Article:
Models, Physics and Predictive Biological Oceanography: KNOW Your Organism

by Marc Mangel

From its inception the U.S. GLOBEC program has rightly recognized that modeling should be an inherent conceptual component, particularly if we want to connect biological and physical oceanography. In fact, there is considerable merit to the argument that the harder it is to get the data, the more important it is to do the modeling. Michael Sissenwine (1983), considering the Convention for the Conservation of Antarctic Marine Living Resources, wrote,

Modeling should be an integral part of research on Antarctic marine living resources. It is the process of formalizing thought. Mathematical models express ideas in concise and universal language...Like thinking, modeling is an ongoing process which is stimulated by observations (i.e., data). Models in turn stimulate additional data collection, usually followed by modeling. The process of modeling forces consistent thinking. This process is particularly important for multi-disciplinary, multi-national situations where observations are made and ideas evolve independently. A model is a synthesis of these observations and ideas.
Simply put: before spending lots of time at sea, we should think carefully about the kinds of data that should be collected and what they can tell us; here models can play an enormously important role.

But, what kinds of models should be used? I differentiate between models based in "physical mathematics" and those based in "biological mathematics." The former are essentially rooted in classical mechanics, and assume large numbers of identical individuals. The latter differ most importantly in recognizing the role of natural selection in shaping organisms and, particularly, that organisms can facultatively respond to their environments, often in unanticipated ways.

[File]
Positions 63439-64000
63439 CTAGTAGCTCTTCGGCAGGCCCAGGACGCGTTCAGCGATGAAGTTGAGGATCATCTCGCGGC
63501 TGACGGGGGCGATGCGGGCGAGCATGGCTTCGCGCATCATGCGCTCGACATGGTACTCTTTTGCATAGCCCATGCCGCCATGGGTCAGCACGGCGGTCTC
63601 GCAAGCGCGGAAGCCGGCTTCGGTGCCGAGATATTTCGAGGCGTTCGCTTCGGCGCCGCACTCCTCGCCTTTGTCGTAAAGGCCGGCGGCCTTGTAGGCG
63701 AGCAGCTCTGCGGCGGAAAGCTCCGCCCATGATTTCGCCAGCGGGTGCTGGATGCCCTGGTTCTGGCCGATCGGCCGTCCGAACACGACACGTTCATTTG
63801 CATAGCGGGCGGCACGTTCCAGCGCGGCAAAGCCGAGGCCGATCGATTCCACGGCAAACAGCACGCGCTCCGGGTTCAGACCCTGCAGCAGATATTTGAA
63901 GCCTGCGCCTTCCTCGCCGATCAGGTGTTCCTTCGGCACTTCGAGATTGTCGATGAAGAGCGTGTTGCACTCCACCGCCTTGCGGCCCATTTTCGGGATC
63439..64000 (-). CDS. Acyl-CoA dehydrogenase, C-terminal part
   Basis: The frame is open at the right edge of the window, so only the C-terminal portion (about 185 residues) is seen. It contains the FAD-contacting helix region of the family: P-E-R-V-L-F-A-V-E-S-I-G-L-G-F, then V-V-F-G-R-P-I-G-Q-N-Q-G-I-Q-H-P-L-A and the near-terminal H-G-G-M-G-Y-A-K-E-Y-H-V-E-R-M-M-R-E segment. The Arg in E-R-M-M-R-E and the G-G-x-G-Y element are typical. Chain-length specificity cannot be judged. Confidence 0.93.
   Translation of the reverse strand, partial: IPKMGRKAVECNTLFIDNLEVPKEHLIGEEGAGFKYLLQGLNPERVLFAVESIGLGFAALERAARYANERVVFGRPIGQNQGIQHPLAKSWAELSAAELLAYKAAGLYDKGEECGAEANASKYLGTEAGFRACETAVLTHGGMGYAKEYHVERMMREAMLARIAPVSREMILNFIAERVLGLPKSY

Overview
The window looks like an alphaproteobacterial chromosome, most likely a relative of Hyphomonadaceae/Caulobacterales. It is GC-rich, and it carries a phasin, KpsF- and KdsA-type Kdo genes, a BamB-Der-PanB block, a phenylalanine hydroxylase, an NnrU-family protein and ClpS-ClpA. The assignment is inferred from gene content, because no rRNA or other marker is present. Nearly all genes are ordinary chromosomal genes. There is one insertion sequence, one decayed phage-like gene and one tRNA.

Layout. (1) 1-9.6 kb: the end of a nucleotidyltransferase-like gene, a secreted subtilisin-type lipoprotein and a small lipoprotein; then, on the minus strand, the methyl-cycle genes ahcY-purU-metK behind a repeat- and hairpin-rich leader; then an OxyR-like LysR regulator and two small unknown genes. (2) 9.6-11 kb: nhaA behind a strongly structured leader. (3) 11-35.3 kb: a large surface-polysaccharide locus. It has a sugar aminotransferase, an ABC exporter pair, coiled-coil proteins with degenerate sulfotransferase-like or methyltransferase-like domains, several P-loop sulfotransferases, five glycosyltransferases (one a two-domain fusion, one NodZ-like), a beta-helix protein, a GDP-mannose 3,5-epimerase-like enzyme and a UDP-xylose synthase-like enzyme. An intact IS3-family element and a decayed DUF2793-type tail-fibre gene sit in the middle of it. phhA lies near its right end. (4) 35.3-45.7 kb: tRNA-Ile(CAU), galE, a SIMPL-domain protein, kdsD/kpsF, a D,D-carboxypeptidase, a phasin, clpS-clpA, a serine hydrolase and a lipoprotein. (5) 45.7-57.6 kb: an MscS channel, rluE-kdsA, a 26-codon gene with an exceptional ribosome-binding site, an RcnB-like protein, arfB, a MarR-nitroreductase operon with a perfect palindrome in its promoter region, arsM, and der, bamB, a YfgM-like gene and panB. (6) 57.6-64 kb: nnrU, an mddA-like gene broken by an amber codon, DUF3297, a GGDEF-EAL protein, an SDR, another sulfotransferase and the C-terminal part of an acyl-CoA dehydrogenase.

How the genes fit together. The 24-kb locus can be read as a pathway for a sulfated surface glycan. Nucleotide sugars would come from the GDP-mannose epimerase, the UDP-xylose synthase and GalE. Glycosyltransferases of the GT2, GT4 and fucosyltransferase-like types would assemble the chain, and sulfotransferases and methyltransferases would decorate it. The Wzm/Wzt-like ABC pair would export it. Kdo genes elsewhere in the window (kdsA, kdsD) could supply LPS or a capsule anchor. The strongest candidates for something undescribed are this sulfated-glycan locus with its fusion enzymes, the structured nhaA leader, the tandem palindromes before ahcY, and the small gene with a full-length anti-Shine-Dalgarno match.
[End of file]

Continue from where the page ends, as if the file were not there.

In its early stages, our field benefited greatly from the use of "physical" mathematics (ordinary and partial differential equations) to describe biological settings. For example, the Lotka-Volterra predator prey equations illustrate how purely biological interactions between predators and prey can lead to oscillations in population numbers. Similarly, the Lotka-Volterra two-species competition equations show how competitors might either co-exist or not, depending upon the strength of inter- and intra-specific interactions. Nonlinear reaction-diffusion equations show how species-specific interactions such as predation or competition, melded with diffusion, can lead to spatial pattern. However, such models are difficult to use as predictive tools if they involve parameters that are fit from the data series which are being modeled (as is often the case). They do not provide a means for predicting how the parameters, and thus the dynamics, will change in changed circumstances. An exception could be the situation in which organisms are transported by passive diffusion or currents (so that we understand the transport parameters very well), but even simple organisms can behave in complex ways and modify their transport.